My friend Anne has a lump in her breast. She sends me a text when I’m in a meeting: “How about a visit to Frankenstein’s castle?” she asks. She wants me to go with her for the surgery, but the deal is, hospitals don’t set well with me. I don’t like the long halls and seascape art, the clatter of IV poles wobbling across tile, those families sitting glumly at bedsides.
If you’re female and over 40, a good percentage of your life is spent wondering if you’ve got a lump growing somewhere inside your breast. Any day, out of nowhere, there it is. You get those diagrams on self breast exams, how to stand in front of a mirror and look for puckering or changes, how to press your fingers into your breasts and arm pits while you’re taking a shower. There’s a process for checking when you’re lying down too. Then, when you’re not self-examining, you’ve got the mammogram, so cruel and barbaric that machine is, flattening your breast like a grilled cheese. First you put this arm here and that arm there, then you turn your head to the left, now lean back, hold your breath. Yes, just like that. Steady. Ho-o-o-ld it. Perfect. One in eight women will have invasive breast cancer in her lifetime. Those greedy little cells will gobble up your insides, taking over your body like they own the place, all while you’re making a presentation at work or trying on shoes at Nordstrom.
At 5:30 a.m. three days later, I pick up Anne at her house. It’s dark and cold, a fall morning. She’s wearing green sweats and tennis shoes, her hair still wet from the shower. Someone going for surgery would look just like she does. Shiny and clean. We drive across the sleeping city and pull into the hospital’s back lot to enter through the outpatient wing. Signs on the walls direct us: Having surgery? This way. Having surgery? Down this hall. Having surgery? Please come in.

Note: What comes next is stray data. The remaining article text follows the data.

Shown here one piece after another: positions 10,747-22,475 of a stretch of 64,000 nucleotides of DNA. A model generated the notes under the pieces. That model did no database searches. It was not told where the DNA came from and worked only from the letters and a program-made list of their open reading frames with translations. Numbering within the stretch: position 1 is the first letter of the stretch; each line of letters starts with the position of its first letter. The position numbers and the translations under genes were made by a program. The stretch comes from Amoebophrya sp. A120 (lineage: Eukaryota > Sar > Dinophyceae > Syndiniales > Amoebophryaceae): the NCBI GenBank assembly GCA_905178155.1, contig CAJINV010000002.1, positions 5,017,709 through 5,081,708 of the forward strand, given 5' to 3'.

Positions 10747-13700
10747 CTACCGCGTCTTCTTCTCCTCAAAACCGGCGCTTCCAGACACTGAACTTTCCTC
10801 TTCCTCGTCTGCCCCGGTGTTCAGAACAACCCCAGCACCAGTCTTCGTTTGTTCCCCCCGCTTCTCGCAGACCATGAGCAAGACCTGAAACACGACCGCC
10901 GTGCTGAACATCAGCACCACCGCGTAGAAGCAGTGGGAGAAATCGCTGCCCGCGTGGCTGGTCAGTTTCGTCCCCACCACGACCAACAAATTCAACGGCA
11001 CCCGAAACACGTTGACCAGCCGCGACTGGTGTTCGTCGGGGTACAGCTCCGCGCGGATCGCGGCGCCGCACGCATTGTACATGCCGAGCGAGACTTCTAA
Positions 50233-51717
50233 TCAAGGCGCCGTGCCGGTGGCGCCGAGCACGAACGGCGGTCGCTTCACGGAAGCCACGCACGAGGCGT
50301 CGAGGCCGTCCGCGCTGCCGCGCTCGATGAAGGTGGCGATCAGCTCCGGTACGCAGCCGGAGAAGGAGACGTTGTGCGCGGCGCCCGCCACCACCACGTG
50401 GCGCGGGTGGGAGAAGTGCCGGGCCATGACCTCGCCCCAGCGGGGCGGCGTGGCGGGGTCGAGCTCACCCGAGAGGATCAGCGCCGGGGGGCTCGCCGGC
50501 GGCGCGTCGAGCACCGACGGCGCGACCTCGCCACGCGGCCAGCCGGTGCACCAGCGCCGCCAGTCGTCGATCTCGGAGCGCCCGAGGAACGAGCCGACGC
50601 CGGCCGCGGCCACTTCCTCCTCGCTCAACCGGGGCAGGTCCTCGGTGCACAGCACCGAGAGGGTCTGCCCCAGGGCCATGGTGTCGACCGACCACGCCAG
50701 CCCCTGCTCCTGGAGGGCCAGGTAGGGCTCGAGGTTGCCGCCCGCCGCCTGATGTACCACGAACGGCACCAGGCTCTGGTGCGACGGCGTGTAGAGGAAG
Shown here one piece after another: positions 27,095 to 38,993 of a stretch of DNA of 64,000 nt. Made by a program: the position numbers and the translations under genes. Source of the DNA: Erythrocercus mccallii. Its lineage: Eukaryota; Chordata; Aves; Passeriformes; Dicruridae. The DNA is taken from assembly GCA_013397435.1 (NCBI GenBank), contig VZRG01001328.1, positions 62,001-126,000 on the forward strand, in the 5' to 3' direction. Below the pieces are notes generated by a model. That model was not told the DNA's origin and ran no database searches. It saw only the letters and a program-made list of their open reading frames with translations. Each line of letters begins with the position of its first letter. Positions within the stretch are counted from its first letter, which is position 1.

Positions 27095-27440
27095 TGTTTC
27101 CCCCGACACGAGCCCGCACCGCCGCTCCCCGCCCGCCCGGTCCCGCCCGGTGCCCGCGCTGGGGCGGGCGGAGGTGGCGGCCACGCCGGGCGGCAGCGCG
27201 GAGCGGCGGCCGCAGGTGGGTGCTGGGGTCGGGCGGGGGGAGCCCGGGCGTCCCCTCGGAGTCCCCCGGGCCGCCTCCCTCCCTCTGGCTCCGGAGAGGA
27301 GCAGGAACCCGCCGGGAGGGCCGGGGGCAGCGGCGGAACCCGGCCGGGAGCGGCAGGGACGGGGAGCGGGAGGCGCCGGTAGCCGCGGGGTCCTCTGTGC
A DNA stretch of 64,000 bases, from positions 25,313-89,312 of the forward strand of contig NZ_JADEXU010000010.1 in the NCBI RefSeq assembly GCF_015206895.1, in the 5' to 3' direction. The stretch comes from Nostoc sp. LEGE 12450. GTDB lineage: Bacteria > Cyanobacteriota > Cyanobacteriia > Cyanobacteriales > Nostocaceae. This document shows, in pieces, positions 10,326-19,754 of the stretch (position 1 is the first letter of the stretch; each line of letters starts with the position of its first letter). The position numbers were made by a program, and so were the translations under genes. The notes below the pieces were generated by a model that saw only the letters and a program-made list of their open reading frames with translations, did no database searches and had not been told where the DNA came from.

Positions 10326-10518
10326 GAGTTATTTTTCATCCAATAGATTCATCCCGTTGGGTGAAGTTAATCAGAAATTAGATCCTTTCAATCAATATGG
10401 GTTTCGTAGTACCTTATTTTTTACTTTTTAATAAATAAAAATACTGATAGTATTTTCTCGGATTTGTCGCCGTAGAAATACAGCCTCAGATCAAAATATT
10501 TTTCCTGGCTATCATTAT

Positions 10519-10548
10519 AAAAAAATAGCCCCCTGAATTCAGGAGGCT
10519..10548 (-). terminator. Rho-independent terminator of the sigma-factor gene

The receptionist in the waiting area is disinterested when we approach, but she checks her roster against the computer, and then snaps the ID bracelet on Anne’s wrist. I peek from the corner of my eye at the people in the room. A woman by the door shakes her leg, while her husband watches TV. A small child fusses at their feet. No one’s bothered to open the curtains, even though a hint of sun is forcing its way through. We sit down, and soon a woman in blue scrubs arrives, marching briskly into the room. “Anne?” she calls, looking at no one. What can we do but rise and follow this woman toward the future before us? Down the hall and past the work stations we go (what good soldiers we are!) until we get to the prep room, with its gurney bed, clean and waiting. Anne sits at the foot of the bed while the nurse explains how the morning will go. The anesthesiologist will come in, then the surgeon. Surgery will last about an hour, and then there’ll be two stages of recovery. All visitors who enter Anne’s room must wash their hands, and she has a right to request that they do so. There’s a coffee cart for me, down the elevator and to the left. Anne puts on her gown and lies down. Blood pressure normal. Lungs good. When was your last bowel movement? What time did you eat? Do you have any pain? Here, take this pen and mark an X on your breast, over the spot where the lump is. That’ll help the doctor. Can you make a fist? It’ll burn just a bit once I start the IV. When the nurse finally wheels Anne out on the gurney, I make her stop so I can get a picture. Anne’s wearing a wrinkled paper scrub hat. She smiles at the camera. “Wait for me, okay?” she says and lifts her hand to give the peace sign.